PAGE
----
He has been teaching through live demonstrations other techniques of interventional cardiology (including coronary, carotid and other peripheral and non-cardiac interventions like valvuloplasty, ablative technique for IHSS, etc.) at Washington Adventist Hospital from 1987 - 1998 as well as in other parts of the world. Such types of teaching seminars are done through satellite or local broadcast live from the CATH lab.

A true innovator in working with the high risk patient, Dr. Shawl was the first Interventional Cardiologist to use both the Eclipse Holmium Laser as well as the AngioTrax mechanical device (1999) for Percutaneous Transluminal Myocardial Revascularization in the investigational treatment of end-stage atherosclerotic heart disease (patients with no options). He did both procedures as part of research first in world at New Delhi, India. He was also first to perform mitral valvuloplasty in the Washington, DC metropolitan area in 1985.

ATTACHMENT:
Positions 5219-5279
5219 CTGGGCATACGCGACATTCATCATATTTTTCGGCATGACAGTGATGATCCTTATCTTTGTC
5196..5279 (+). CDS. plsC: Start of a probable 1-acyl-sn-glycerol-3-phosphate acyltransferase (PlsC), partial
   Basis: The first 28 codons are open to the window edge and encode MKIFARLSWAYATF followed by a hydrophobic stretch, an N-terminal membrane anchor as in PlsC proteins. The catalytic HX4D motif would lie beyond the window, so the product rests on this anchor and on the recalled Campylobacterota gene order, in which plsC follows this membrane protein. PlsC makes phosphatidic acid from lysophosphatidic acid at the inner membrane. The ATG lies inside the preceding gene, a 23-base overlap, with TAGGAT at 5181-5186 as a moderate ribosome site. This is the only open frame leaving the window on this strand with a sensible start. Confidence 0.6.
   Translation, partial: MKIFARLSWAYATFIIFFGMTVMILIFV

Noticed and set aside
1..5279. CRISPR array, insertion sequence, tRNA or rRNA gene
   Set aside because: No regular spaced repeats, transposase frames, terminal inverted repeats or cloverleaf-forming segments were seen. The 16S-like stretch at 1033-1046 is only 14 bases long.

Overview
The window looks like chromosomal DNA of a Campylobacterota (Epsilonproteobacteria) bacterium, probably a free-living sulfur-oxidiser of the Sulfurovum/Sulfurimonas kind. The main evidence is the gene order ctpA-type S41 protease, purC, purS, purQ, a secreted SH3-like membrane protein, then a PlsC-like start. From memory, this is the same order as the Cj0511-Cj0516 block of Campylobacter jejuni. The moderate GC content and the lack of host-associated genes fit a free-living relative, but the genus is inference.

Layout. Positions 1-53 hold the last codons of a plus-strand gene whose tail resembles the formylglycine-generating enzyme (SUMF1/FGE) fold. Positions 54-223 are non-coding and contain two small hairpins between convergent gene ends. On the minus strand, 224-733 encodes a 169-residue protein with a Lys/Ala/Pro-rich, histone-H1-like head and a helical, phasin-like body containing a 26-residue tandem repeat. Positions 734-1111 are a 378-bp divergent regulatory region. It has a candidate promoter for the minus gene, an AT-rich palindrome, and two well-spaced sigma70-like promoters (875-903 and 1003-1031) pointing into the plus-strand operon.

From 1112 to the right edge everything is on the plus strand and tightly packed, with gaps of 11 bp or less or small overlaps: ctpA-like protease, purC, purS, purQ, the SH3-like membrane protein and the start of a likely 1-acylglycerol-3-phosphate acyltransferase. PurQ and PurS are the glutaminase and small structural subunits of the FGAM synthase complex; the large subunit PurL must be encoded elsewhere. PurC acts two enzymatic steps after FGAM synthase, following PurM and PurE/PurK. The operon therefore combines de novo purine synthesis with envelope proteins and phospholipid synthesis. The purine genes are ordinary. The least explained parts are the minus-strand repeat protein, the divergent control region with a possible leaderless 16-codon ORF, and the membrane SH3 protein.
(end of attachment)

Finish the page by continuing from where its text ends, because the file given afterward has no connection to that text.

Dr. Shawl is a member of the renowned International Gruentzig Society and was recognized as one of the world's most talented interventionists in an interview for the Journal of Invasive Cardiology in April 2001 (JIC, Vol. 13, No. 4, April 2001). He was acknowledged to have performed the most interventional procedures as a single operator (over 19,000) in 2001.

Currently in pursuit of stroke prevention, the number two cause of death, Dr. Shawl and others have pioneered the technique of carotid artery stenting. He performed the first percutaneous carotid artery stenting in this region in 1995. The results of this new avenue of endovascular therapy may challenge the accepted practice of surgical carotid endarterectomy. Having done over 1000 carotid stent cases at Washington Adventist Hospital, using present technique, what he calls "meticulous technique" has resulted in a complication rate of <0.5% in the last 500 cases.

Dr. Shawl has a very active, accredited interventional fellowship program at Adventist HealthCare Medical Center in association with the program at George Washington University Hospital in Washington, D.C...